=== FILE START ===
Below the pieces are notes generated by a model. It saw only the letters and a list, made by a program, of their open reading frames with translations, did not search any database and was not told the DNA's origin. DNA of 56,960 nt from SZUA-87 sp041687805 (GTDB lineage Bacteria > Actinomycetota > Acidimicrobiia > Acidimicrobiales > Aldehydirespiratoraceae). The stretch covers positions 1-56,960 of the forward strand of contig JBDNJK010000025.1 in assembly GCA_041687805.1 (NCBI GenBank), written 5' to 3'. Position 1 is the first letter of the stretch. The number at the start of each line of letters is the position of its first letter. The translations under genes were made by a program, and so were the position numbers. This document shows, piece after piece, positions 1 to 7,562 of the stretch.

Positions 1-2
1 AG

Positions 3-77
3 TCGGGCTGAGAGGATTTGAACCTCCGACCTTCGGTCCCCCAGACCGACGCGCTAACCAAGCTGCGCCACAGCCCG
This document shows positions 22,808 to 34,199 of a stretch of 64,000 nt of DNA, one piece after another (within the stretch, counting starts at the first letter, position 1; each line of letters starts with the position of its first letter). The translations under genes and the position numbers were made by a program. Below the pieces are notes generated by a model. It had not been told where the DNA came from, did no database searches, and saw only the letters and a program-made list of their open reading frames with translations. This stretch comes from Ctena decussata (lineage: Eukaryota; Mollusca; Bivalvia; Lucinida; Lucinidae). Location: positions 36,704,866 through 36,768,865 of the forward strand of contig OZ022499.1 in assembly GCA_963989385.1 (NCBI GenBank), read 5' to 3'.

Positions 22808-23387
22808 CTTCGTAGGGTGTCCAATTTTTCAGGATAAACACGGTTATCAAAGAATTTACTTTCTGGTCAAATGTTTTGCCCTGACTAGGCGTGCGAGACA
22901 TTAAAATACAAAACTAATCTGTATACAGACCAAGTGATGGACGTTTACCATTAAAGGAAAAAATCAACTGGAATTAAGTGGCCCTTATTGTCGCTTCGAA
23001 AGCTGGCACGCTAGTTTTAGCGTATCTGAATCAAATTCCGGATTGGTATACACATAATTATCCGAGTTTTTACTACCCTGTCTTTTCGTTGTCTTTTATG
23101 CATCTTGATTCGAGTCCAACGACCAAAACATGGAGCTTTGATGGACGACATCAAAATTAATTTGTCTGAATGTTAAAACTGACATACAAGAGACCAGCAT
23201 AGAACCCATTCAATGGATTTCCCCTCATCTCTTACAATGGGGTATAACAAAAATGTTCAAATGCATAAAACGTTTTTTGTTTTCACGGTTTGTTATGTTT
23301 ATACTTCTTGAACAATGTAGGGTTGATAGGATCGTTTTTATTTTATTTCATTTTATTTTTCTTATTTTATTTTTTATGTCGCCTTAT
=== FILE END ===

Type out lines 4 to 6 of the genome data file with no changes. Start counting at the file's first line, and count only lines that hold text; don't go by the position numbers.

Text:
Positions 3-77
3 TCGGGCTGAGAGGATTTGAACCTCCGACCTTCGGTCCCCCAGACCGACGCGCTAACCAAGCTGCGCCACAGCCCG
This document shows positions 22,808 to 34,199 of a stretch of 64,000 nt of DNA, one piece after another (within the stretch, counting starts at the first letter, position 1; each line of letters starts with the position of its first letter). The translations under genes and the position numbers were made by a program. Below the pieces are notes generated by a model. It had not been told where the DNA came from, did no database searches, and saw only the letters and a program-made list of their open reading frames with translations. This stretch comes from Ctena decussata (lineage: Eukaryota; Mollusca; Bivalvia; Lucinida; Lucinidae). Location: positions 36,704,866 through 36,768,865 of the forward strand of contig OZ022499.1 in assembly GCA_963989385.1 (NCBI GenBank), read 5' to 3'.